Adverse Drug Events: A Common Source of Medical Harm in the United States

According to recent findings published in BMJ Quality & Safety, about 43,000,000 patients worldwide suffer injuries and death caused by medical negligence.

This latest research focused specifically on: 

  • blood clots;
  • adverse drug events;
  • falls;
  • bedsores (pressure ulcers);
  • hospital-acquired pneumonia;
  • catheter-associated bloodstream infections; and
  • catheter-associated urinary tract infections.

In the United States and other high-income countries, one of the most common is adverse drug events. While other countries may not have the resources to reduce the number of those injured by medical harm, this nation does which means that many cases of medical errors are preventable.

Understanding Adverse Drug Events

One of the underlying issues when it comes to patients suffering adverse reactions to medication is the consumption of multiple medications. These are called synergistic reactions.

According to information provided by the Centers for Disease Control and Prevention (CDC), approximately 82 percent of people take at least one medication. But as much as 29 percent take five or more medications, which increases the risk of an adverse reaction.

Another issue that is contributing to the number of adverse drug events is when medications that have been on the market to treat a specific condition(s) are found to also treat other ones. When doctors use a drug to treat a problem with a drug that was engineered for a different purpose, this is called off-label use. The rapid development and availability of newer prescription drugs could contribute to off-label use. Many doctors are reprimanded for this behavior.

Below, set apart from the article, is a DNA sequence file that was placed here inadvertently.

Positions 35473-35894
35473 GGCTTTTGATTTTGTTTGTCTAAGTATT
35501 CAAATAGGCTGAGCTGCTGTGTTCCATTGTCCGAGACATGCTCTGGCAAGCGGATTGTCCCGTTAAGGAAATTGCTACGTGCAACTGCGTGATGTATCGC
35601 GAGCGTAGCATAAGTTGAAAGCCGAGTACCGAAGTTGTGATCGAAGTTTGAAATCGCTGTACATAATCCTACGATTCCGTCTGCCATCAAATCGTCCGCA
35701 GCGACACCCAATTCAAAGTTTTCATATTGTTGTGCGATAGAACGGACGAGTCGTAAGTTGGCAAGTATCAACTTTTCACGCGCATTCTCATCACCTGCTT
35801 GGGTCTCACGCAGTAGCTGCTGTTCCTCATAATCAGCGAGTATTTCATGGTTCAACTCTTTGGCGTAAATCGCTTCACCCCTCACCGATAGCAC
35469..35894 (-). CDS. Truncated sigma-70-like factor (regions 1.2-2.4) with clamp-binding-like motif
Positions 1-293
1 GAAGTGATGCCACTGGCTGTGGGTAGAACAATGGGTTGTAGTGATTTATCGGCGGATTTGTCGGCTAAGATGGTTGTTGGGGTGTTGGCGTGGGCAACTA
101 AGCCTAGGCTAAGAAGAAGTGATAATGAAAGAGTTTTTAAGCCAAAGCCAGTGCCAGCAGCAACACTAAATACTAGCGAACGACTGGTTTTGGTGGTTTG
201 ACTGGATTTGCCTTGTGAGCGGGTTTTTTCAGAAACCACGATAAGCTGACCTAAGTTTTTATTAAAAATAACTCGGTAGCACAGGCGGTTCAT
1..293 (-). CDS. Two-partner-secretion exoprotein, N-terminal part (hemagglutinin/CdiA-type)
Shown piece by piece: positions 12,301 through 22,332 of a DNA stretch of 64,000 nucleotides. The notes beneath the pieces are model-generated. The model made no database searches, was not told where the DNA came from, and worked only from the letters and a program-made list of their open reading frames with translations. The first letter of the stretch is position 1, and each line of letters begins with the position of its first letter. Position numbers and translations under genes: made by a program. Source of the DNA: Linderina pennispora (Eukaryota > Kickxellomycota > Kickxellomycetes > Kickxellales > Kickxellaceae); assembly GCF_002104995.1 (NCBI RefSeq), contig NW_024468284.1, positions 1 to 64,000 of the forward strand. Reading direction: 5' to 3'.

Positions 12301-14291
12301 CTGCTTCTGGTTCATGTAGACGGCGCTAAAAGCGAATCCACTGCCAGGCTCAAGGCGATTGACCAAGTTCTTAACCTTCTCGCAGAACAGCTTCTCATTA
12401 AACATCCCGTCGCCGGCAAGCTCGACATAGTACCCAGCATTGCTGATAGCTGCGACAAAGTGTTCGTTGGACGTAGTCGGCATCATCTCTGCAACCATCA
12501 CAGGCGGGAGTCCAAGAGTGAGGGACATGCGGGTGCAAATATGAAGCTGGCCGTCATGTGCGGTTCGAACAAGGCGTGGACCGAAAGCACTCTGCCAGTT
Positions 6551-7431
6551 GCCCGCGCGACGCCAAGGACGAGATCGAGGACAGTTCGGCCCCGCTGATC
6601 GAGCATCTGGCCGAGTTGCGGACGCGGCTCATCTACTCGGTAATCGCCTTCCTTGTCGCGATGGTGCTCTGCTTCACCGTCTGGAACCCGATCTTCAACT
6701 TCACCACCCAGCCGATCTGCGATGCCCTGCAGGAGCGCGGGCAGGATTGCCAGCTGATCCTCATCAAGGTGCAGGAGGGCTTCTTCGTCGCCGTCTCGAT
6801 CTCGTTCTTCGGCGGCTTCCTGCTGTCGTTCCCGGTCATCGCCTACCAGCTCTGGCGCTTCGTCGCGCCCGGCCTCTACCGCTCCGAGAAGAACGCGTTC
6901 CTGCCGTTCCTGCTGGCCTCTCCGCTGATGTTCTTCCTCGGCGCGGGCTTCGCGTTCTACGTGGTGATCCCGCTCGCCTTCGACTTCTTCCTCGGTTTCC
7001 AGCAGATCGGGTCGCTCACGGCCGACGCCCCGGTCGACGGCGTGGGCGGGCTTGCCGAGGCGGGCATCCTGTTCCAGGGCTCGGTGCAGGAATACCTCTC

More and more people are relying upon prescription drugs to treat a variety of health problems. And with many suffering from more than one condition, there is a greater chance that taking more than one drug could lead to harm. With the lack of accountability between doctors and pharmacies, patients are the ones who suffer.

Some of these issues stem from doctors not taking into consideration the effects one drug may have when taken with another. Or a pharmacy may fail to take notice of the dangers of mixing certain medications. But adverse drug events can also occur when a doctor prescribes the wrong dosage or fails to properly monitor a patient on medication.

If you suspect medical negligence is responsible for your adverse drug reaction, contact an attorney at Gacovino, Lake & Associates to go over legal options. Call 800-246-4878.

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